When we hear the words “standard in the industry,” they should signal to us, not that everything is copacetic, but that there is a problem with the industry. It’s a problem when we normalize bad corporate behavior with words like “standard” and “boilerplate.” It’s a problem when we are so accustomed to bad faith and manipulation by corporations that we just shrug it off. And it’s a problem when we shame those who try to stand up to corporate abuse.

And most of all, it’s a problem when we think we have no power in dealing with corporations. That’s what the words “standard in the industry” and “boilerplate” are meant to do. They’re meant to make us feel powerless. But we do have power. We have power when we are informed. We have power when we use our voices, and when we use our feet. We have power when we act together.


John Halstead

halsteadJohn Halstead is Editor-At-Large and a contributor at HumanisticPaganism.com. He blogged about Paganism generally at AllergicPagan.com (which was hosted by Patheos) and about Jungian Neo-Paganism at “Dreaming the Myth Onward” (which is hosted by Witches & Pagans). He is also an occasional contributor to GodsandRadicals.org and The Huffington Post and is the administrator of the site Neo-Paganism.com. John was the principal facilitator of “A Pagan Community Statement on the Environment,” which can be found at ecopagan.com. He is a Shaper of the fledgling Earthseed community, which is described at GodisChange.org. John is also the editor of the anthology, Godless Paganism: Voices of Non-Theistic Pagans. To speak with John, contact him on Facebook.


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[repost] Read This Before Patheos Deletes it.

The following is a repost of an essay deleted by Patheos Pagan detailing the changes they’ve made and their intention to censor their writers. The essay was written by John Halstead on his Patheos-hosted wordpress blog, Allergic Pagan.

We are republishing this because it was deleted by Patheos and the author was locked out of his account, effectively censoring it from the internet.

Please consider reposting this widely, and even hosting it on your website in case of legal threats to us.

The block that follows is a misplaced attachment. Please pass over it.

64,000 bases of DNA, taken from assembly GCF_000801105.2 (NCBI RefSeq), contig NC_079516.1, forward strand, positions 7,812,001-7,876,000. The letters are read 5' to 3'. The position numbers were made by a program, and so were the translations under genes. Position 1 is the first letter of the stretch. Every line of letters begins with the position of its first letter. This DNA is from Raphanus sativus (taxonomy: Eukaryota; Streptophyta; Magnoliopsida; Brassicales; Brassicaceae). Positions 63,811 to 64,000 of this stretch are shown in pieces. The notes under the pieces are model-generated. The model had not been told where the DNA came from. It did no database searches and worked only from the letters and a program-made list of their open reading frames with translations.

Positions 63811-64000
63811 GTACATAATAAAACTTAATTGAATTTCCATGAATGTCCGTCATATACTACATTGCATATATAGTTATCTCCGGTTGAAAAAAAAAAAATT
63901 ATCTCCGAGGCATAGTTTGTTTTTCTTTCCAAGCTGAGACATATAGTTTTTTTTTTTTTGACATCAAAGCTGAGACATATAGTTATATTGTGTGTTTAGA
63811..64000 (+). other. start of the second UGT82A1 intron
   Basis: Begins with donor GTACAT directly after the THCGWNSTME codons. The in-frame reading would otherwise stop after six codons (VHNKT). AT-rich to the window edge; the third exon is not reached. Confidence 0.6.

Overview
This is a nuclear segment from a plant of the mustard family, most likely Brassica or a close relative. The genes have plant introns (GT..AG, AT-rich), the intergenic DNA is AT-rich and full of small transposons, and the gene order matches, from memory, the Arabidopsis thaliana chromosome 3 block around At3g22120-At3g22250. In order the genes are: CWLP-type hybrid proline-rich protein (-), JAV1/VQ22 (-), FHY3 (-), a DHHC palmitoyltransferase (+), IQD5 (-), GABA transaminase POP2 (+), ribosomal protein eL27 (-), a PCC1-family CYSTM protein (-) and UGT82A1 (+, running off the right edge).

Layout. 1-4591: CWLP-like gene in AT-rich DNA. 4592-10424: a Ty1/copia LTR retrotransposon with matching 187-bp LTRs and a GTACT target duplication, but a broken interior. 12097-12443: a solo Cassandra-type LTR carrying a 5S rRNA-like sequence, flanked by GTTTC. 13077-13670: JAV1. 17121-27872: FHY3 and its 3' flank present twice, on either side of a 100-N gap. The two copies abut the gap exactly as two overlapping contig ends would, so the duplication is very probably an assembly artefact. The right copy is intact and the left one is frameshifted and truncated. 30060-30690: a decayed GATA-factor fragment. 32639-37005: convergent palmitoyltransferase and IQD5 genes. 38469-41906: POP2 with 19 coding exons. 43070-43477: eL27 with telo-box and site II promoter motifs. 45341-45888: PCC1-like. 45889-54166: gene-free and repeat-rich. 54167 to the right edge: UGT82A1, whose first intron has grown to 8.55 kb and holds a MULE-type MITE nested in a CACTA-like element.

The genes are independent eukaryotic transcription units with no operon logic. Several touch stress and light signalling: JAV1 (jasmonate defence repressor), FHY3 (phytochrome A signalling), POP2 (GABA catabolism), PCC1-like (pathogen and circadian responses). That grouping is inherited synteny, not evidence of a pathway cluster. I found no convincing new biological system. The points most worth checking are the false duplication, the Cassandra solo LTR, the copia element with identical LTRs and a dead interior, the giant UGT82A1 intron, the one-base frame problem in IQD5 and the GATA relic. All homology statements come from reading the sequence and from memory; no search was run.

I’ve been writing at Patheos for 4 years now (blogging for 6 years in all). In that time, Patheos has changed in some significant ways. The three editors of Patheos Pagan that I’ve known — Star Foster, Christine Hoff Kraemer (who hired me on), and Jason Mankeywere each very different in their own way.

The biggest change, though, is that in the last couple of years, there has been increasing pressure to make Patheos profitable, and that has resulted in changes like increasing use of invasive ads (I still can’t read my own blog on my iPhone 4) and pressure (albeit of the soft variety) from the editor to post more frequently. Most recently, Patheos was purchased by Beliefnet, which is owned by an evangelical organization.

Today, the other shoe dropped. Our editor, Jason Mankey, gave me the heads up late last week that a new contract would be coming with a different pay structure, but what he didn’t say was what else was in the contract.

Under my original contract I make $50 a month. Twice in the 4 years I have been writing here, I made $100 because of especially high page views. (Incidentally, neither of those posts was anything to be proud of.) Fifty dollars is not much, but I know it is a lot more than most writers at Patheos Pagan make. I have it on good authority that only three of us at Patheos Pagan make that much. Under the new contract, I would make a little less, but since I’m not reliant on the income from Patheos, I really don’t care about that.

Others Patheos Pagan writers would make a little more, which I am glad for. But while five or ten dollars a month is more than nothing, it is still a pittance. Jason has repeatedly told me that Patheos is suffering financially, the implication being that we should be happy with what we get. Of course, we haven’t seen their books, so we don’t know how much revenue Patheos receives from ads and other sources, or where it is going. Needless to say, it is common for miserly employers to claim poverty when employees demand a living wage. (I do find it interesting, though, that Patheos can afford to fly its editors out to visit their corporate headquarters and to other events, but they say they can’t afford to pay their writers more than third-world wages.)